Dozens of seal pups missing after hurricane

UPDATE: While hurricane Xaver did not tear up Germany as much as expected, it did destroy large stretches of dunes and on one island 47 seal pups are missing.

Dozens of seal pups missing after hurricane
Photo: DPA

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The island of Helgoland in the North Sea was home to 141 seal pups, 47 of which are missing since Xaver hit on Thursday. They are not expected to survive without their mothers.

Their mums are said to be hitching up and down beaches crying out to their lost babies, commissioner for nature protection on Helgoland Rolf Blädel said on Tuesday. “It was depressing,” he said, after making the grim discovery that only 94 of the previously-counted pups could be found.

Five mother seals are also missing, said Blädel, and their pups have been taken to a seal rescue centre on the nearby island of Friedsrichskoog.

CLICK HERE for pictures of remote Helgoland after the hurricane

Over on the Baltic cost, Mecklenburg Western-Pomerania saw 400,000 cubic metres of land blown away by 150 km/h winds last Thursday and Friday, Minister for the Environment Til Backhaus said on Monday. Total damages to the state stand at around €4 million ($5.5 million).

Juist, an island in the North Sea off the Lower Saxony coast, saw 25 metres of dunes blown into the sea, a spokeswoman from the state's coastal protection organization the NLWKN said. This was significantly more than other islands.

The loss was not unexpected, but in comparison to previous storms was “rather severe”, she told the Süddeutsche Zeitung newspaper. Especially when taking other North Sea islands into consideration – Langeoog lost just two to four metres of its 350 metres of dunes.

Hurricane Xaver dislodged 500 cubic metres of debris into dykes in Juist which need to be cleared out.

Juist's mayor Dietmar Patron told the Süddeutsche he was happy Germany received plenty of warning that there was about to be a storm. He said it allowed authorities to pay special attention to harbour areas, to ensure minimal damage was done there.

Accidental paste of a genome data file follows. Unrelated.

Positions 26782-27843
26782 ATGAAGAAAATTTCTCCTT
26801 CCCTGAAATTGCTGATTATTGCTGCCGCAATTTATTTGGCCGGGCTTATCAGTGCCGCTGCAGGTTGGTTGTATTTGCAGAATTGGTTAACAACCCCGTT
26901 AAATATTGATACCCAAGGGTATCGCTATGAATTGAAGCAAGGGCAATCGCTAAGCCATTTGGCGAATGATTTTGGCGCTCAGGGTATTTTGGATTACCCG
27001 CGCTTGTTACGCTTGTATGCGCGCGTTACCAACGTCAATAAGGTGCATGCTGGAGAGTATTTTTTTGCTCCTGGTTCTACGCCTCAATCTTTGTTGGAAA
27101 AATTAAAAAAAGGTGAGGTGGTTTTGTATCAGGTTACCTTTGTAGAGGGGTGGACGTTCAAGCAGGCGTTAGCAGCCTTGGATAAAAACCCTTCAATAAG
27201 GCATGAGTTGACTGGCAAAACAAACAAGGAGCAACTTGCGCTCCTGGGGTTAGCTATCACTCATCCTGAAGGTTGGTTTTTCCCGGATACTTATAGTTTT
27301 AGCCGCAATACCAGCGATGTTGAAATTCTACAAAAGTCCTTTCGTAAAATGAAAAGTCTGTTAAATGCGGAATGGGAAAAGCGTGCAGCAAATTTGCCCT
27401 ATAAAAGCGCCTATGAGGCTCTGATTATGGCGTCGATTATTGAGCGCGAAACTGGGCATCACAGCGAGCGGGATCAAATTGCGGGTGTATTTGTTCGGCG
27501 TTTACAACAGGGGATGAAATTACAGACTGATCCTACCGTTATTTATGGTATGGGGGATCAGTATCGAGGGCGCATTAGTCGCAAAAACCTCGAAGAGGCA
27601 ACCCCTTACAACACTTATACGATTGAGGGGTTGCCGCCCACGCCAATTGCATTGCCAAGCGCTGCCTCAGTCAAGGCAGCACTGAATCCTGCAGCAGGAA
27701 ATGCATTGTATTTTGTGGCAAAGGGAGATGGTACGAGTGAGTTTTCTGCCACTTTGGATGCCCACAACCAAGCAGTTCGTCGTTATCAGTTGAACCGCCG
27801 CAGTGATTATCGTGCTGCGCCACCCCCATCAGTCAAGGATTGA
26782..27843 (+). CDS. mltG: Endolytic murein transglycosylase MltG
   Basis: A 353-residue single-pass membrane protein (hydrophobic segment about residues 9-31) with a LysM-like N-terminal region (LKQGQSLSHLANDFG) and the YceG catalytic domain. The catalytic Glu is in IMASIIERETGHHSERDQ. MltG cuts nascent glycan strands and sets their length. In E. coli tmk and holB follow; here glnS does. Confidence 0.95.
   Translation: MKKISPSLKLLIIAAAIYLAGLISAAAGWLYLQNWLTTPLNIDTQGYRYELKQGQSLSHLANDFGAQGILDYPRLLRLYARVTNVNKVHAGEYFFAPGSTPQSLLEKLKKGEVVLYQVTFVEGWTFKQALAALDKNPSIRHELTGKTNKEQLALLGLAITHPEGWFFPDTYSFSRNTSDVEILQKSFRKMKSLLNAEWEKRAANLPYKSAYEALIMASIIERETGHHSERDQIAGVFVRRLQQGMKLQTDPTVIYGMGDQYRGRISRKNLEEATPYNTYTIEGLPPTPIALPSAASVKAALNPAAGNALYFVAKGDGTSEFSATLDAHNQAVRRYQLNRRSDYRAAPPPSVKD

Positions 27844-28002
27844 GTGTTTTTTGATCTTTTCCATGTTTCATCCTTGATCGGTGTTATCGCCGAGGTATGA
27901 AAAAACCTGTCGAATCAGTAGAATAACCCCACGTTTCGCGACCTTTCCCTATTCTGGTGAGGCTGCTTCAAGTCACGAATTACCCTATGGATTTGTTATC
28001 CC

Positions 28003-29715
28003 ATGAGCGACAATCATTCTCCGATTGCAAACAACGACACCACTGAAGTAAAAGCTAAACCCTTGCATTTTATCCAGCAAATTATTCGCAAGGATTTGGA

CLICK HERE for photos of Hurricane Xaver

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What temperatures can we expect in Germany this week?

Parts of Germany will see another heatwave this week as temperatures soar.

What temperatures can we expect in Germany this week?

The German Weather Service (DWD) has predicted that the mercury will climb in some regions of to around 34C this week. 

“After low pressure ‘Karin’ gave parts of Germany rain, sometimes in large quantities, high pressure ‘Piet’ is now back in pole position,” said meteorologist Lars Kirchhübel of the DWD.

This high pressure zone will dominate the weather in large parts of western and central Europe over the coming days, the weather expert said, adding that it will reach Germany too. 

On Monday temperatures remained fairly cool across the country after a weekend of showers, but they are set to climb over the course of the week, particularly on Wednesday and Thursday. Forecasters predict it could reach 32C in Stuttgart and 33C in Cologne on Thursday. Locally, temperatures could reach 34C. 

However, from the Oder and Neisse rivers to the Erzgebirge mountains and southeast Bavaria, denser clouds and some showers are to be expected. This is due to a high-level low pressure system over the Balkan region, according to forecasters. Short showers are also possible in the Black Forest.

“In most of the rest of the country, high ‘Piet’ will be able to hold its ground,” said Kirchhübel.

READ ALSO: Heavy rain in Bavaria swells rivers, but flooding avoided

At the end of the week, thunderstorms are forecast but temperatures are expected to remain high. 

August in Germany ‘too dry’

According to the European Centre for Medium-Range Weather Forecasts, August as a whole – apart from a few areas in eastern Germany – will be too dry compared to the multi-year average.

The Black Forest, the High Rhine and the Allgäu to the Bavarian Forest, however, are not expected to have any major problems due to the high rainfall of the past few days.

“Looking at Rhineland-Palatinate, the southern half of Hesse, the western half of North Rhine-Westphalia and Lower Franconia shows a different picture,” said Kirchhübel. In the last 30 days, only about 10 percent of the usual level of precipitation fell in some places.

“At some stations, no precipitation at all has been measured in August,” added Kirchhübel, referencing Würzburg as an example.

Rainfall at the weekend caused the water in the Rhine river to rise slightly. In Emmerich, the water level reached a positive value again after the historic low of the past few days: in the morning, it showed three centimetres – an increase of six centimetres compared to the previous day.

The water level also rose by several centimetres at the other measuring points in North Rhine-Westphalia: in Cologne, the level rose to 80cm and in Düsseldorf to 38cm.

READ ALSO: Damaged freighter blocks traffic at drought-hit Rhine

Despite this encouraging trend, the Waterways and Shipping Authority said it did not expect a huge improvement in water levels in the foreseeable future due to more hot weather coming.